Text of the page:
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Publication numberUS2819801 A
Publication typeGrant
Publication dateJan 14, 1958
Filing dateJun 30, 1955
Priority dateJun 30, 1955
Publication numberUS 2819801 A, US 2819801A, US-A-2819801, US2819801 A, US2819801A
InventorsWinkler Morris R
Original AssigneeWinkler Morris R
Export CitationBiBTeX, EndNote, RefMan
External Links: USPTO, USPTO Assignment, Espacenet
Automatic elevating shelf device
US 2819801 A
Abstract  available in
Images(3)
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Claims  available in
Description  (OCR text may contain errors)

Jam 14 1958 M. R. wlNKLl-:l l 2,819,801

AUTOMATIC ELEVATING SHELF DEVICE 5 Sheets-Sheet 1 Filed June 30, 1955 INVENTOR MoRRlS R- WINKLER `BY K Af.

Jah. 1'4', 1-@8'MY M. R. wu\u l \-`:Rl 2319,801

AUTOMATIC ELEVATING SHELF DEVICE Filed June 30, 1955 3 Sheets-Sheet 2 TJ i V JNVENTOR MORRIS R WmKLER Aim/vif Jan. 14, 1958 A M. R. wlNKLzER AUTOMATIC ELEVATING SHELF DEVICE :s sheets-sheet :s

Filed June 30, 1955 mw 4/ 5 r/ o u 7u Po QXL W 57 42 3 J w/ zw w mz 7N ofo o OME INVENTOR. MORRIS R. WlNKLER United States Patent O AUTOMATlC ELEVATING SHELF DEVICE Morris R. Winkler, Far Rockaway, N. Y.

Application June 30, 1955, Serial No. 519,181 1 Claim. (Cl. 211-121) This invention relates to new and useful improvements in conveyor and storing devices.

More particularly, the present invention proposes the construction of an improved automatic elevating shelf device which can be worked by hand or power and which can be used for show window displays, for kitchen cabinets from ceiling to oor, for storage of articles of unlimited heights and weights, for lifting and loading personnel and materials on construction projects, for loading and unloading aircraft and ships, as storage and lifting of men and aircraft on aircraft carriers, for lookout towers, for storage and parking cars where space is limited and height is not limited, for elevators in mine shafts where time and speed is important in case of disaster, and for restaurants as a conveyor between floors for circulating food through a freezing element to keep it fresh and in better condition.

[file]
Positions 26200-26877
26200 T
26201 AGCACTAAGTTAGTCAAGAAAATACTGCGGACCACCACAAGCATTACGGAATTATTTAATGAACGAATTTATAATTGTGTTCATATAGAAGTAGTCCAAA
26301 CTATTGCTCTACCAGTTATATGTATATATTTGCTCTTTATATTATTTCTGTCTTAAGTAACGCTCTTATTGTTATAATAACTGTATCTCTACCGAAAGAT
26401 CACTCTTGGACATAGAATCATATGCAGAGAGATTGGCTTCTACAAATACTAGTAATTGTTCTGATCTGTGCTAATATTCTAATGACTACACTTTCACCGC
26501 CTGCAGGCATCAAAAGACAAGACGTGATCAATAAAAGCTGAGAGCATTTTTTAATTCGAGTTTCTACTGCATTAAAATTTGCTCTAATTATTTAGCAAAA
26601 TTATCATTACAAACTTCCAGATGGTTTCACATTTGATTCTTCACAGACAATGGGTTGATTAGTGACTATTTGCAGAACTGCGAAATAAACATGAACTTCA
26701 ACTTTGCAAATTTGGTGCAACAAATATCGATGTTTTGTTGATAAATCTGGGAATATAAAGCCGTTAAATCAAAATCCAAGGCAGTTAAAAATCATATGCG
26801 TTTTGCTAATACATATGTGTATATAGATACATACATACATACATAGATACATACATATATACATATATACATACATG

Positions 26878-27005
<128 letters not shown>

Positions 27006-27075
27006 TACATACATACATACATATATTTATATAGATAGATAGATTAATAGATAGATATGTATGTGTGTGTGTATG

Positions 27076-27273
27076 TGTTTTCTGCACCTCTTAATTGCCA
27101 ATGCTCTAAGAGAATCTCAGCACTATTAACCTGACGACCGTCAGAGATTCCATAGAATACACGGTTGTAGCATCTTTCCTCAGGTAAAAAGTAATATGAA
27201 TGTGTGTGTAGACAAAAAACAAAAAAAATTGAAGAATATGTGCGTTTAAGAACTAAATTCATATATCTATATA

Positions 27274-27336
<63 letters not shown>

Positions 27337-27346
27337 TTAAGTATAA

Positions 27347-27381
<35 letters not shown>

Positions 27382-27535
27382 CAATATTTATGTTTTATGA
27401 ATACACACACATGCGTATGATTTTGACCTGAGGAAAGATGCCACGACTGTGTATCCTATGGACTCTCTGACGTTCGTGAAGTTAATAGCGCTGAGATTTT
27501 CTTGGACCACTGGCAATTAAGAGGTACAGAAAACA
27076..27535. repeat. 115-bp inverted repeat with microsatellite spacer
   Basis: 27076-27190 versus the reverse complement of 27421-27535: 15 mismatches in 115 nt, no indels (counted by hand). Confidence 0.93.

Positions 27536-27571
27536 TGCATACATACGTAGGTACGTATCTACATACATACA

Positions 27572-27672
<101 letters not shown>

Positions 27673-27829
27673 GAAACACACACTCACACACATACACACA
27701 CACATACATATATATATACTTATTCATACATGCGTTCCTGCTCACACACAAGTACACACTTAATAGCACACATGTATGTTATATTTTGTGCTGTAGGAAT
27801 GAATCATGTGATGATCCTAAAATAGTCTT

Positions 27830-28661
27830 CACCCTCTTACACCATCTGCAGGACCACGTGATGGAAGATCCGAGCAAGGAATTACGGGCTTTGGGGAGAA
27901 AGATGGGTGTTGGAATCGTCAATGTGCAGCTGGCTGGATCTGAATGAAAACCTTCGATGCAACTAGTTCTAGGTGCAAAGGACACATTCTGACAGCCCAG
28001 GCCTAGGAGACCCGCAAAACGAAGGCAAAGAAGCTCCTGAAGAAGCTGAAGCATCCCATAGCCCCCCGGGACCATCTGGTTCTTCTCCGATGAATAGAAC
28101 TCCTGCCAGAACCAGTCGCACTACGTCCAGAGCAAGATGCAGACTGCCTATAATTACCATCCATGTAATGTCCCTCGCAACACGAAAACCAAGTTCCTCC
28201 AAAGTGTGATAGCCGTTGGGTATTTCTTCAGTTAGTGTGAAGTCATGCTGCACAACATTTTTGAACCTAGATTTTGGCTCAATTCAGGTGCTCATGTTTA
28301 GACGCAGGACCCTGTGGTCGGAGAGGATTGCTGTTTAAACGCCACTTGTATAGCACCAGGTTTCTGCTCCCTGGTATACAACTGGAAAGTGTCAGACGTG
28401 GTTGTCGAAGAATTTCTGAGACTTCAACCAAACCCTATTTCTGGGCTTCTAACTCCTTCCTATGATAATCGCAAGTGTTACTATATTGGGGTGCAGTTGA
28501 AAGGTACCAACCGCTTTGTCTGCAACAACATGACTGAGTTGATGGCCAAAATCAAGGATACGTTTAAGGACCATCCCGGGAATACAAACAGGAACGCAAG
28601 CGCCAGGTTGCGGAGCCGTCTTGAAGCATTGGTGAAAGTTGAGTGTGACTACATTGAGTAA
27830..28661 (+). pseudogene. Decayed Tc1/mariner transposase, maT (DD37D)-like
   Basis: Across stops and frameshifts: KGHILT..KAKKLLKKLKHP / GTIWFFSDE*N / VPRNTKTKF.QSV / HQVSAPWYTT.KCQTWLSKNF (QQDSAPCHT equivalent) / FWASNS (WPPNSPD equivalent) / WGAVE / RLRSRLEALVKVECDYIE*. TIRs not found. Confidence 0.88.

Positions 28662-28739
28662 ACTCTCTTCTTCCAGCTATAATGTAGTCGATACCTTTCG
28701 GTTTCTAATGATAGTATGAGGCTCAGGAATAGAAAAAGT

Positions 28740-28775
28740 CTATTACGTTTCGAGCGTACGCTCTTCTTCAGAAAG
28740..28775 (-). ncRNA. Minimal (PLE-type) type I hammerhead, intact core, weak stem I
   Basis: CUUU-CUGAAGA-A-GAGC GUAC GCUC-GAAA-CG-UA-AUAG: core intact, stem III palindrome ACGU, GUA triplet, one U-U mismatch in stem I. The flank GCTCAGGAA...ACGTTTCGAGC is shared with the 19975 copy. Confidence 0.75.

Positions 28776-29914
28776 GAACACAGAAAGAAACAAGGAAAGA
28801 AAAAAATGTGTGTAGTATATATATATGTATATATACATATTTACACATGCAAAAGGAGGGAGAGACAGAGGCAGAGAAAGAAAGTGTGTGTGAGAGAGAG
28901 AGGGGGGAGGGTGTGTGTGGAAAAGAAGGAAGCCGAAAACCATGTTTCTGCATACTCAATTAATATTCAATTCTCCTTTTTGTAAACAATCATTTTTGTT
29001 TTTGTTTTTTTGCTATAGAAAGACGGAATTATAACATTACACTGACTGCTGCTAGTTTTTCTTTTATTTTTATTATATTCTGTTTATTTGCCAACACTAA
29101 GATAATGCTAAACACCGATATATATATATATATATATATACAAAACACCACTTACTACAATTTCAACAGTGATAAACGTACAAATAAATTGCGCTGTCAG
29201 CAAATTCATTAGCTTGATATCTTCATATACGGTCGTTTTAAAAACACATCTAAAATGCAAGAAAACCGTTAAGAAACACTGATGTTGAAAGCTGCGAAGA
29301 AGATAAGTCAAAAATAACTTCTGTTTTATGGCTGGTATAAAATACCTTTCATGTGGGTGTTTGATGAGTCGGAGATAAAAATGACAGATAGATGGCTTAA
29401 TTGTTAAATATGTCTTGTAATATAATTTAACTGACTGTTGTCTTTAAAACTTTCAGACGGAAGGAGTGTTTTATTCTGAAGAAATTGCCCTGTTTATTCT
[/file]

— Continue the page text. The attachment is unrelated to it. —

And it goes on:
As a further object, the present invention proposes forming the device so that it can be used as an elevator and the shelves of the device made half the size for the regular elevator cars but with a large number of shelves for each device so that each floor can have two shelves or cars, one going up and the other coming down and automatically timed if desired.

Still another object of the present invention proposes constructing the device with a frame having two sets of spaced guide members or tracks and a number of shelves mounted in the frame for moving therein with guide rollers to fit in the guide members or track on the frame.

Another object of the invention proposes forming the device with aligning means to dampen the swing or vibration of the shelves as they cross from one set of guide members to the other and to align them with the guide members for the guide rollers to t in the guide members.

For further comprehension of the invention, and of the objects and advantages thereof, reference will be had to the following description and accompanying drawings, and to the appended claim in which the various novel features of the invention are more particularly set forth.

In the accompanying drawings forming a material part of this disclosure:

Fig. 1 is a front view of a device constructed and arranged in accordance with the present invention with parts broken away.

Fig. 2 is a sectional view taken on line 2-2 of Fig. l.

Fig. 3 is a top plan view of the structure shown in Figs. 1 and 2.

Fig. 4 is a fragmentary detail view showing the connection of shelf to chain.

Fig. 5 is a detail fragmentary view showing typical shelf construction.

Fig. 6 is an end view of one shelf frame and shelf.

Fig. 7 is a detail fragmentary view showing shelf construction.

Fig. 8 is an enlarged sectional view taken on line 8 8 of Fig. 2.

The automatic elevating shelf device of the present invention has a frame 15 which may be made of angle Patented Jan. 14, 1958 2 iron or the like. Frame 15 has legs 16, a lower cross member or platform 17 and an upper cross member or platform 18. Adjustable jacks 19 are mounted on the upper cross member or platform 18 securely to hold the frame rigid in a room or like space having a wall and ceiling or the like.